Album Review: Cold War Kids – L.A. Divine


When I first heard Cold War Kids back in 2006, It was via the release of their debut album Robbers and Cowards, and I couldn’t get enough. I loved their off-kilter sound and their slightly misplaced rhythms supported by Nathan Willett’s soaring, bluesy vocals. 

I was won over with loose trembling tracks like ‘We Used to Vacation’ and ‘Hang Me Up to Dry’. These tracks were raw and unconventional and set the band tilting on the edge of indie rock god status. 

Since that first offering, the California natives have released five more studio albums and seven EPs. The latest in this long line-up of musical gifts is their sixth studio album, L.A. Divine. It’s taken me a few listens, but it’s safe to say I think I’ve had enough of the Cold War Kids. 

It’s not that this album is bad, there’s nothing obviously wrong with it; it’s just not that memorable. There’s no ‘Miracle Mile’ or ‘Hospital Beds’ standout. This is especially disappointing considering the inspiration for this album stems from the weirdness of LA, with Willett quoted as saying, “In many ways, LA is the least divine city, the most hedonistic and irreverent and disconnected from history”. 

It’s a shame then that little of this hedonistic irreverence made it onto the album. It doesn’t feel wild and rambling and brave, it feels a little flat. The 14 tracks sound too similar — as if the band is using the same recipe and simply tweaking the rhythm, and occasional lyric as the album goes on.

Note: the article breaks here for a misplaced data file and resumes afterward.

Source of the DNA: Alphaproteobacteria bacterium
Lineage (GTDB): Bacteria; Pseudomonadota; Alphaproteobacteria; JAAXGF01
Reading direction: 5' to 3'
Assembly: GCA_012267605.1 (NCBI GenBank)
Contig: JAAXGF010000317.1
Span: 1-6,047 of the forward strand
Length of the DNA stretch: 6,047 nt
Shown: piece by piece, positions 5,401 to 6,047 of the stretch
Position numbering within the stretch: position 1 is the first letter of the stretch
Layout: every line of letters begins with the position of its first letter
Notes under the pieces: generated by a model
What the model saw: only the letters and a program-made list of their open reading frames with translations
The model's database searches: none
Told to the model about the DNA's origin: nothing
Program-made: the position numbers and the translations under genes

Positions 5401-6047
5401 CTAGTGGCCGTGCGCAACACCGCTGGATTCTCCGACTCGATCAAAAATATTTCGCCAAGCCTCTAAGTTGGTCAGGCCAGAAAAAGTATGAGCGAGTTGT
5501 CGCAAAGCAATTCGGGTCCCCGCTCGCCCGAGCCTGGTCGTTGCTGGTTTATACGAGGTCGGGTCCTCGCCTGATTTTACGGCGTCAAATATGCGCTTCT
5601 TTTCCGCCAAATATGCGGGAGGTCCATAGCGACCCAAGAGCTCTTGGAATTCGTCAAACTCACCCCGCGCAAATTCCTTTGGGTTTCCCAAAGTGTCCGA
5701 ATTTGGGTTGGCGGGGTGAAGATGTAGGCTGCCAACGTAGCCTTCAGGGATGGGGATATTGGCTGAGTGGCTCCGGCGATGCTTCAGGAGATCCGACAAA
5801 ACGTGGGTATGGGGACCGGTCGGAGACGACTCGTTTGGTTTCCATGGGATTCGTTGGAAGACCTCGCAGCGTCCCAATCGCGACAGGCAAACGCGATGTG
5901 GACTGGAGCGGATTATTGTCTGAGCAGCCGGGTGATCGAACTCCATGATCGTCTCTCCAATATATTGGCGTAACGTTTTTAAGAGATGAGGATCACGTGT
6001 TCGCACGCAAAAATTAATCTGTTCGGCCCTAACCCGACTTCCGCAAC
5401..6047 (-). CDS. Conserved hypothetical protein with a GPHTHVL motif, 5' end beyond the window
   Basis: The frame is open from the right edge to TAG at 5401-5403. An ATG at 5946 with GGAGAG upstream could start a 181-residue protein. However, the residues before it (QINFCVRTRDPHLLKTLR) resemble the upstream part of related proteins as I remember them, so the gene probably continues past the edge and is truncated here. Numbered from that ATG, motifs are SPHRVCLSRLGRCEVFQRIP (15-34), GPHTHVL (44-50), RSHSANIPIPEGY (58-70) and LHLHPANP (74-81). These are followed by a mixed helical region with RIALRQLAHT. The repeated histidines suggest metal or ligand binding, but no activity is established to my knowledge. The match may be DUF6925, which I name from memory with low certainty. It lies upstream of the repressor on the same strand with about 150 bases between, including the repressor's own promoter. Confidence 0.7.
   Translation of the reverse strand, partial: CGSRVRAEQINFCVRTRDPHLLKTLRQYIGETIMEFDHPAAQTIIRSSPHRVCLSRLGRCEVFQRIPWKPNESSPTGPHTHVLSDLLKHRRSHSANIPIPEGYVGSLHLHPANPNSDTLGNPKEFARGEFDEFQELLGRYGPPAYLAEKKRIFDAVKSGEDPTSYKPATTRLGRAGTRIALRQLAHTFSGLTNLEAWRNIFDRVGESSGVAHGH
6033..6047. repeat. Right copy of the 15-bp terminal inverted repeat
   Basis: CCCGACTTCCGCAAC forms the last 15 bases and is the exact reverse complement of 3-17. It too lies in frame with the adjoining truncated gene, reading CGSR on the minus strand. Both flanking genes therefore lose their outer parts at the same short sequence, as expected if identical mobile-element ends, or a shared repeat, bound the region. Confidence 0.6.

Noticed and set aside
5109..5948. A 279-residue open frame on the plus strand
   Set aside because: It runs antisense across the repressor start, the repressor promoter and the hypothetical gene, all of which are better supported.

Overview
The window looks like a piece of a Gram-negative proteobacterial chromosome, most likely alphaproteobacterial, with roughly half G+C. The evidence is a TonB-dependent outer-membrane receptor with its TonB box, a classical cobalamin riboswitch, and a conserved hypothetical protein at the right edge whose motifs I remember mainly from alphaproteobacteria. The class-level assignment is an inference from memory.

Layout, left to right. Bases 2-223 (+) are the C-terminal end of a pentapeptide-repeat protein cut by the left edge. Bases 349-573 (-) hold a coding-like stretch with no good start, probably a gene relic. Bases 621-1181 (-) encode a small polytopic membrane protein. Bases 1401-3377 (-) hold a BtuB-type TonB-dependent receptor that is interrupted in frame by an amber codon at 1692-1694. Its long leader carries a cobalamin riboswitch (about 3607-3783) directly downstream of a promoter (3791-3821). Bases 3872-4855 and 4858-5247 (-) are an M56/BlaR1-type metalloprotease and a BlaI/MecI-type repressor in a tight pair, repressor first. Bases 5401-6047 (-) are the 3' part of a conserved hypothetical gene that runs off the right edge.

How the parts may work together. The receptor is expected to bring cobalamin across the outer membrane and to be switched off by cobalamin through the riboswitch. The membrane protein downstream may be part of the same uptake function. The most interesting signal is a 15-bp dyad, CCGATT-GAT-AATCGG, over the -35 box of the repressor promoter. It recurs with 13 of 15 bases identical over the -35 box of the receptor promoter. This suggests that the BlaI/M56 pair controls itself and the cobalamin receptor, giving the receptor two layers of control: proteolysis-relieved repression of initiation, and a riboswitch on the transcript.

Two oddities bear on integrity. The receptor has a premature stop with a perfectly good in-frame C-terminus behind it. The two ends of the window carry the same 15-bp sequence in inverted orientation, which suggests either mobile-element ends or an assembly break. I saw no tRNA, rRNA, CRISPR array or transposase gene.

The decision to include three short interludes, ‘LA River’, ‘Wiltshire Protest’ and ‘Camera’s Always On’ is a confusing one. Placed between tracks, these short bursts feel uninspired and awkward. The spoken lyrics on ‘Wiltshire Protest’ especially made me curl up with embarrassment. Willett comes across like a middle-class white guy at an amateur slam poetry contest, ‘my chemicals are spiking like a lie detector, dopamine, serotonin, happiness is not the answer’.

While this latest effort is disappointing, there are a few tracks that save this album from being a complete disaster. ‘So Tied Up’ featuring British babe of the moment Bishop Briggs is a passable if not entirely exciting track. While ‘No Reason to Run’ and first released single ‘Love is Mystical’ are catchy enough to make you tap your toes a few times. 

However, one of the more impressive moments comes with final track ‘Free to Breath’. A stripped back offering, this song allows Willett’s vocals to stand tall without the irritating thumping bass that dominates most of the other tracks on this album. 

Overall, L.A. Divine is not a bad album; it’s just not inspiring to listen to more than once. It’s a formulaic cluster of 14 songs that long-term fans of the band will probably push through out of love, but who will ultimately be disappointed by the lack of thrilling, experimental rhythms.  

Written by Rowan Montgomery

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